Yet, having the knowledge that cursing is a bad thing, and it is wrong, I must go on to point out that this third commandment goes much deeper than that. The commandment says that we are not to mock God in any of our speech. We are never to abuse or misuse His name. We are never to dishonor or trivialize His name. I hear people say “Oh God,” or “My God,” or “Jesus Christ” as an exclamation, or as an expression of surprise or despair. I shudder every time I hear it. That is trivializing the name which is above every name. The third commandment says that God not only doesn’t like it, He doesn’t forget it when it happens. President Woodrow Wilson was the son of a Presbyterian minister. He told of how one day, in his father’s presence, a rough talking man swore using God’s name in vain. Then, realizing that the minister was there, this man said, “Oh, I’m sorry, Sir, for offending you.” Woodrow Wilson’s father looked at him and said, “You haven’t offended me, but you have offended God.” You see, our profanity in words and careless speech is a clue, a symptom of a much deeper problem. Our words are not so important in themselves, but, like headaches, they are hints of something deeper. God’s word to us is this, “When you can begin to use My name so casually and carelessly it means that you really don’t have the appropriate sense of awe and of love for Me.” Yes, so many times by the words we speak and the way we speak them, we trivialize the name of God. We profane God’s name in our language, and by so doing we offend the Almighty. For God says quite clearly, “Thou shalt not take the name of the Lord thy God in vain.”
But consider, also, how we abuse God’s name in profane living.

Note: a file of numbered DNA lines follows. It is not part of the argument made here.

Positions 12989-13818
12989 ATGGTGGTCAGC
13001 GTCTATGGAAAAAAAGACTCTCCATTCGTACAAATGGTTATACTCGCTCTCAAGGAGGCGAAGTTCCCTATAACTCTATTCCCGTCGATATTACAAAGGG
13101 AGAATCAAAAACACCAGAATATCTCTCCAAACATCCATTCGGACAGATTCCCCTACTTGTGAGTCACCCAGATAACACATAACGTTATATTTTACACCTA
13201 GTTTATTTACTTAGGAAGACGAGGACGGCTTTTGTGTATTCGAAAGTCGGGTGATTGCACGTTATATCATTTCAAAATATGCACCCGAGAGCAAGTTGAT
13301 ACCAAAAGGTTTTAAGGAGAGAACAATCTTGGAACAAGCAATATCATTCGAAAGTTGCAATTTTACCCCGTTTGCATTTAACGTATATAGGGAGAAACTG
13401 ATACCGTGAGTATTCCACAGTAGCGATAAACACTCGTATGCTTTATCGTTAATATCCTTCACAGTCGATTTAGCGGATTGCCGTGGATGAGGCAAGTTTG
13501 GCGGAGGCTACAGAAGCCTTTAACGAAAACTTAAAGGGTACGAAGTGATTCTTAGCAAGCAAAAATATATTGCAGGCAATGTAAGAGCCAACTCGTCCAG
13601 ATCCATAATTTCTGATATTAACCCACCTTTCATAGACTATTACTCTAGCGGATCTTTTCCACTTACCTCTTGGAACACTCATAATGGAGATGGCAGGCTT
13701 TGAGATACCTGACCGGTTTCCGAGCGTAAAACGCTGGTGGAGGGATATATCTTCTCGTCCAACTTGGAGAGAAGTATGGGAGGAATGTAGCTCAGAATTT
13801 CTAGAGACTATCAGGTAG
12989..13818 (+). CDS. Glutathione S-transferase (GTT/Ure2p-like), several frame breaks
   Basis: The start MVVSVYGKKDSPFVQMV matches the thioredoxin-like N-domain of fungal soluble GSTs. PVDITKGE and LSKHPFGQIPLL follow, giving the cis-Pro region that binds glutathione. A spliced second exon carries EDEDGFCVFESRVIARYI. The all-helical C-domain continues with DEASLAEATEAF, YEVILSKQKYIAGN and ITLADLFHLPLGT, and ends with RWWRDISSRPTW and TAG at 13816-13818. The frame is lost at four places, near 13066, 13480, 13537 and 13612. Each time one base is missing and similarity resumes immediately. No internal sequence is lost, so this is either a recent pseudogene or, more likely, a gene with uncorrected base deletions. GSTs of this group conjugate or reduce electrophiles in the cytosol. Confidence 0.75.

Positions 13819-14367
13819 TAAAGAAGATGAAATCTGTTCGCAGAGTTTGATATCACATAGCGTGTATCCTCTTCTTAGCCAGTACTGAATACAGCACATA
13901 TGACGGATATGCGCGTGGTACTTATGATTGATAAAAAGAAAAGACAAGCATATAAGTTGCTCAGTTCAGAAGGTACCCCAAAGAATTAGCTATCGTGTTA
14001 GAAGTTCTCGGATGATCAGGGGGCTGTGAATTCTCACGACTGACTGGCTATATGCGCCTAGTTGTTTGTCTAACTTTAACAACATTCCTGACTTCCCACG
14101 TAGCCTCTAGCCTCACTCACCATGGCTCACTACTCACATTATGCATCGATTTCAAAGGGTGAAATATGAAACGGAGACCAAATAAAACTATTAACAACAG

In Mark chapter 14, Peter not only turned the air blue with his bad language, but he then committed the ultimate violation of the third commandment. He screamed his denial of even knowing Jesus. Sadly, many people today do the same thing. You see, when we are baptized into the Christian faith, either by our choice or by the action of our parents, we are baptized into the name of the Father, Son and the Holy Spirit. We are completely enveloped by the name of God. He writes His signature upon our lives. By so doing He promises that He will lead us through the days of this life, and that He will lead us ultimately into the life that is to come. In return, we promise to honor God’s name by the quality of our living. When we fail to live up to that promise, then we mock God. We dishonor His name. Do you know that the Ten Commandments appear in three different places in Scripture—once in Deuteronomy and twice in Exodus? In Exodus 34, this third commandment appears in slightly different form than it appears in Exodus 20. In Exodus 34 it reads, “Thou shalt not come before the Lord thy God empty.” You see, to treat God’s name as if it has no impact on our daily living; to treat God’s promises and commands as if they are meaningless to what we do every day; that kind of living is empty. That is taking God’s name in vain. We speak of Jesus as the Light of the world. We need also to remember that He is the Lightning of the world. In the glare of His power those who deny God’s name by the selfishness of their living, and those who deny God’s promises by the sinfulness of their living will be revealed. They will be exposed, and God will not hold them guiltless.